(Article changed on January 6, 2013 at 11:44)
The fast growing AquAdvantage salmon is moving through the
FDA approval process. But questions remain about the fish, created by
AquaBounty Technologies, including its allergic potential.
When FDA food scientists Kathleen Jones and Kevin Greenlees presented AquaBounty's AquAdvantage salmon allergy studies at 2010 hearings, members on the committee considering the approval were appalled at the "science."
Bon appetit by Martha Rosenberg
How can safety be determined for levels of allergens when a number that would "unsafe" has not been determined asked members of the Veterinary Medicine Advisory Committee. It's as if "you selected a particular allergen in goat meat and another allergen that was in sheep meat and you compared the two and you found a signiï¬cant difference but both of them were at irrelevantly low numbers," said Louisiana State University's David F. Senior, who chaired the committee. "Who cares?" Other members berated the low numbers of ï¬sh used in studies, the inclusion of irrelevant ï¬sh in studies which "diluted out the power of the study," and the generally bad science.
And not only were the studies low powered, some having only six or seven fish in them, there were errors in studies! James D. McKean, with the Department of Veterinary Diagnostic and Production Animal Medicine at Iowa State University, noted there were six "controls" in Table 15 and "in Table 16, there are 7. And I am still unclear as to where that extra sample came from?"
"Nothing reliable can be gained from this study," said Craig Altier, DVM, from the College of Veterinary Medicine at Cornell University about other data presented, calling the work a "real mess." This "is an important thing to study and the experiment was a bust, why hasn't it been done again?"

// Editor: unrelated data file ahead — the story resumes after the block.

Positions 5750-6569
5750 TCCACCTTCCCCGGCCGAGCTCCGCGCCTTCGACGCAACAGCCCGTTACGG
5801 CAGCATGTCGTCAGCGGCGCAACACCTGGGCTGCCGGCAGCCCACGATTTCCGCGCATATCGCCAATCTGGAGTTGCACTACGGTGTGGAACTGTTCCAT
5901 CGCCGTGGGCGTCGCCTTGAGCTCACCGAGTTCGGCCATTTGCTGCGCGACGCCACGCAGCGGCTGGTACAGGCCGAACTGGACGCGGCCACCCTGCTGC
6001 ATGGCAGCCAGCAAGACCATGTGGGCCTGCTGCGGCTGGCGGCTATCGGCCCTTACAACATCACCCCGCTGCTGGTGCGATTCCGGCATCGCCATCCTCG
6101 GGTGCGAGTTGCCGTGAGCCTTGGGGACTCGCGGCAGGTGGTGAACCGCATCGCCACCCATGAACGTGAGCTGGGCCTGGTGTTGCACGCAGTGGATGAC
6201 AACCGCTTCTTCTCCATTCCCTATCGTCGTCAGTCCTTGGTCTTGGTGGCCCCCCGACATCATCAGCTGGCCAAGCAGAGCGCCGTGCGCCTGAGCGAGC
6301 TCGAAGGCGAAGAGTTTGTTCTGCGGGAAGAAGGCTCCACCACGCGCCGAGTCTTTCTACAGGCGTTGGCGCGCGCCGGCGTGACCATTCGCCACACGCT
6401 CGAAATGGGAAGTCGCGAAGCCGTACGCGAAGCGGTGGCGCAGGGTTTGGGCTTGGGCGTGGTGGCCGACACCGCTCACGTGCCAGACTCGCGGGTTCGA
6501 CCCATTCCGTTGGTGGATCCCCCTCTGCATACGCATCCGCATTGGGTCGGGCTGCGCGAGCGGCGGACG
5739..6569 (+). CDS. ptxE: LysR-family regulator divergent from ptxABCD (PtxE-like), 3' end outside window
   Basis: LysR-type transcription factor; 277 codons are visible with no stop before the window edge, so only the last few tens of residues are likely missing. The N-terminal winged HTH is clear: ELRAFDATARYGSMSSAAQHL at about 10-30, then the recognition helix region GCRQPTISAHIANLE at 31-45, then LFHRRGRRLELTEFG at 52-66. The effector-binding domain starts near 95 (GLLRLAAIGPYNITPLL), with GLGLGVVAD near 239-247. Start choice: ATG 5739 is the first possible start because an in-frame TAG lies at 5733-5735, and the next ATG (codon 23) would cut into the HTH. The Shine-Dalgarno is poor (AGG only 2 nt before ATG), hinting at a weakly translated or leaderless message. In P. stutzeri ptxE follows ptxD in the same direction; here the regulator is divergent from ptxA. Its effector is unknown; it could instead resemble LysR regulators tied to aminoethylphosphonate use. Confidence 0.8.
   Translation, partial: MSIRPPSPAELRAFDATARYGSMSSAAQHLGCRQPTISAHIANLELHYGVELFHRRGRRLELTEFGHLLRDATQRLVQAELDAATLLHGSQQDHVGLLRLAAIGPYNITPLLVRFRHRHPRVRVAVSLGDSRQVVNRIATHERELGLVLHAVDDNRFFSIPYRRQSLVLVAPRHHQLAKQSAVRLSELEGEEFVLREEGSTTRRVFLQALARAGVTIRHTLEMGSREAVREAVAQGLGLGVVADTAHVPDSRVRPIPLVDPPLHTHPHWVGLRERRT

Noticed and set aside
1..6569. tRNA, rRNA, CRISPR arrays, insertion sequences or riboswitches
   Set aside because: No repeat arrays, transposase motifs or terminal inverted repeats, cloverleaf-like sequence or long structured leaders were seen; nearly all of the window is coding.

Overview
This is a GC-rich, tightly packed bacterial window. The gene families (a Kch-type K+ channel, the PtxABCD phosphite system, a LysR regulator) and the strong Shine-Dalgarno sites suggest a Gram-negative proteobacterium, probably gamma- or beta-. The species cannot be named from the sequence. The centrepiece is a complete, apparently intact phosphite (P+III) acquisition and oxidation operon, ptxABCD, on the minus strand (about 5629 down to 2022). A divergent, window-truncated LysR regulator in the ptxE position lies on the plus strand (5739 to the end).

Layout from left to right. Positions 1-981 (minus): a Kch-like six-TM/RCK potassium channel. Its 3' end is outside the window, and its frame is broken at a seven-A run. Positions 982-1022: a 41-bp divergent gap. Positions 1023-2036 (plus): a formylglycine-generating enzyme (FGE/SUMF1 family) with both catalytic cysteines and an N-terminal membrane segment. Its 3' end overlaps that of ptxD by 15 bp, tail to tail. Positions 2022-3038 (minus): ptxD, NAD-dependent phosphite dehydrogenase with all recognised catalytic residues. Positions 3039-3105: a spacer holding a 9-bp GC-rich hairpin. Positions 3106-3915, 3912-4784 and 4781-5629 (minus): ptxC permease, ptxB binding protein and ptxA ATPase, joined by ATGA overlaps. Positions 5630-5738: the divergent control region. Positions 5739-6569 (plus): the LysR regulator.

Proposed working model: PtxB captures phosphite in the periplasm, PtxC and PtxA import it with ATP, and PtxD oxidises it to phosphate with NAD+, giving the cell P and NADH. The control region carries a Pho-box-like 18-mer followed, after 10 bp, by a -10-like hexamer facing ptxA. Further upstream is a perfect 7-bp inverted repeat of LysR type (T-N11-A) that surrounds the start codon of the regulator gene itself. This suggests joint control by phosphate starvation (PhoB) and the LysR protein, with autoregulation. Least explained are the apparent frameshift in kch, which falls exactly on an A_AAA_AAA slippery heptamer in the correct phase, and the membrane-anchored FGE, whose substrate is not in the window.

And there were more questions about the AquAdvantage salmon's allergic potential. The brieï¬ng packet actually says the FDA could not determine if the AquAdvantage salmon would cause more allergies than other ï¬sh because excessive culling of "abnormal" salmon and other "technical ï¬aws" in AquaBounty's study so "skewed" data as to "limit its interpretation that we cannot rely on its results"! Why are there so many abnormal fish? Why is approval considered in the midst of such technical flaws?
The brieï¬ng report also identiï¬ed low glucose levels in the fish and a possible "increase in the level of IGF-1 [insulin-like growth factor-1] in the AquAdvantage salmon compared to sponsor control ï¬sh." IGF-1 is linked to cancer and early puberty and its presence in rBGH-created milk was what made the product so controversial. Government scientists have said that IGF-1 is destroyed by digestion or pasteurization, but other scientists disagree.
And there are other concerns besides the AquAdvantage salmon's allergic potential and levels of its IGF-1. While supporters claim the fast growing fish would supply desirable omega oils, according to Michael Hansen, PhD, senior scientist with Consumers Union, "in terms of the ratio of omega-3 to omega-6 fatty acids, GE salmon fare worse than wild ï¬sh and slightly worse than farmed salmon."
Finally, there are Jurassic Park-like questions that persist with all genetically modified organisms. The FDA brieï¬ng packet discloses an unexpected and unwanted coding "rearrangement" in AquAdvantage salmon in which the original inserted genetic material has moved from "the far upstream promoter regions" to a "downstream location relative to the growth hormone coding region." No one knows why. Should the FDA approve such a risky fish? Should people eat it?
The complete story of the AquAdvantage salmon is found in Martha Rosenberg's acclaimed expose, Born With a Junk Food Deficiency (Prometheus Books, 2012)